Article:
Bundle up for the day
The clipper system that brought snow squalls to the area Sunday afternoon intensified in its departure into the Canadian Maritimes and is dragging a cold arctic high into the region in its wake. Below zero wind chills are expected for the interior for much of day along with gusty northwest winds that are on track to settle down Monday evening. A bluebird sky brings a bit of warmth to the soul for the final day of meteorological winter.
March starts off as a lamb
Tuesday 9 AM to Wednesday 7 AM - The first of two clipper systems for the week are on track to pass through the region Tuesday. As the arctic high quickly moves to the east, a south/southwest flow develops and increases clouds Tuesday morning. With cold air locked in place and ocean temperatures in the 40s, that sets up potential for ocean effect snow for the MidCoast and DownEast areas Tuesday afternoon ahead of the system that passes through Tuesday night into early Wednesday morning. Light snow / snow showers are possible for the Tuesday evening commute over southern and western area and move into the rest of the region Tuesday night. Snow ends from west to east in the wee hours of Wednesday, with the last of the flakes clearing way DownEast by around daylight Wednesday morning.
As the clipper moves eastward, it taps into moisture and energy well to the south. which turns the clipper into a pseudo-inverted trough situation and could enhance snowfall a bit over central, eastern and northern areas. Ocean effect snow may enhance snow amounts by an inch, but a coastal front may develop and bring a wintry mix of sleet and freezing rain along with straight rain during the overnight into the wee hours of Wednesday. Another easy storm to clean up from with high fluff factor keeps this powdery for the much of the region. Areas that see mixing may see it stick a bit heavy over MidCoast and DownEast shoreline regions.
Another system to watch for Thursday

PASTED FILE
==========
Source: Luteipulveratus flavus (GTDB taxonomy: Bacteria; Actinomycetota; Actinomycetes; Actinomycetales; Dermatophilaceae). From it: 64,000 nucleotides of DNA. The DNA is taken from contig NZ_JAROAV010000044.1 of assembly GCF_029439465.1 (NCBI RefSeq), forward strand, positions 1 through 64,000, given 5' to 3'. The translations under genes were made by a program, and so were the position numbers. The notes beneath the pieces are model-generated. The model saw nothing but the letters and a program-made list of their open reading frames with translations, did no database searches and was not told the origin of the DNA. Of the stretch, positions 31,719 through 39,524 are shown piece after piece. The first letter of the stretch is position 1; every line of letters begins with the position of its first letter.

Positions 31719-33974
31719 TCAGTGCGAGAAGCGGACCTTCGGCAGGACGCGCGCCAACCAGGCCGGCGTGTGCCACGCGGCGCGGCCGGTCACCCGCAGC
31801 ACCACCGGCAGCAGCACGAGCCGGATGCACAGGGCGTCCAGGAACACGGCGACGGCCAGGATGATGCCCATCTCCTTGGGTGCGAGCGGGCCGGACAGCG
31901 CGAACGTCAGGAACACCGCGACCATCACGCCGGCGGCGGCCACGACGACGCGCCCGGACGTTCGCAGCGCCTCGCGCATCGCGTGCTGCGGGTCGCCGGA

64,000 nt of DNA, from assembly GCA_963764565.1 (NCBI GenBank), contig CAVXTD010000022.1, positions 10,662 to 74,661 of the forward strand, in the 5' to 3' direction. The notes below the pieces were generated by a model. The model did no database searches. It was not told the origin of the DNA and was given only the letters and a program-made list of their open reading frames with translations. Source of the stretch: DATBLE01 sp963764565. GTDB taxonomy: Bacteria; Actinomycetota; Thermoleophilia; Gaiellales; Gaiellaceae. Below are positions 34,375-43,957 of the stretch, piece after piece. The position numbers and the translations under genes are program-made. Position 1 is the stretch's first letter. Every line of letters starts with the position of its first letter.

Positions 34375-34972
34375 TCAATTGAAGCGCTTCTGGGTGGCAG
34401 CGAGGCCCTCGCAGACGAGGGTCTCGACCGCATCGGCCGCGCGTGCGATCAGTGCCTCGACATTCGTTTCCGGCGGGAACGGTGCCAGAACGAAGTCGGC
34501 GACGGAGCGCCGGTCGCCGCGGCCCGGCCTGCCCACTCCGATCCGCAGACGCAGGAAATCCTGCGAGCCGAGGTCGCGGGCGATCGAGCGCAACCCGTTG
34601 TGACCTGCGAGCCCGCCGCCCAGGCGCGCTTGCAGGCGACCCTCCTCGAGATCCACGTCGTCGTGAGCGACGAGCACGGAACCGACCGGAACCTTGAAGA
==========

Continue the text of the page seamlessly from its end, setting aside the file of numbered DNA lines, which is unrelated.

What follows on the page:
Wednesday 7 PM to Thursday 7 PM - An upper-level trough moves into the region Wednesday night and a weak disturbance fires up along it and could bring snow to the coastal areas Thursday morning. This could make the morning commute greasy in spots to start the day.
Anytime low-pressure forms over the Gulf of Maine are a cause for concern with cold air around. With the storm predicted to intensify in its departure, I am concerned that models may be undercutting snow potential from it. To the credit of the forecast ideas at this point, it is progressive and predicted to pass through the area quickly.
There is a fair bet for a couple inches of snow for the coastal plain out of this. Time will tell if my senses are right that it could bring a bit more than that.
Stay tuned for updates on this.
Temperature outlook through Saturday
The normal high and low for Caribou is 29° and 9°. For Portland, 38° and 21°. Temperatures are expected to run below normal in the north, and a bit of a roller coaster ride for the south through the week. Temperatures are expected to warm up for the weekend, and a chance for an inside runner is possible for the weekend.
Snow Squalls & WEAs
Snow squalls are intense bursts of snow and wind with whiteout visibility that are extremely dangerous, especially while on the road. The National Weather Service helps you be ready by issuing Snow Squall Warnings that can trigger a Wireless Emergency Alert on your phone. If you receive one, know that a snow squall is occurring or imminent, and slow down or delay travel. weather.gov/safety/winter-snow-squall
Be prepared to receive alerts and stay updated!
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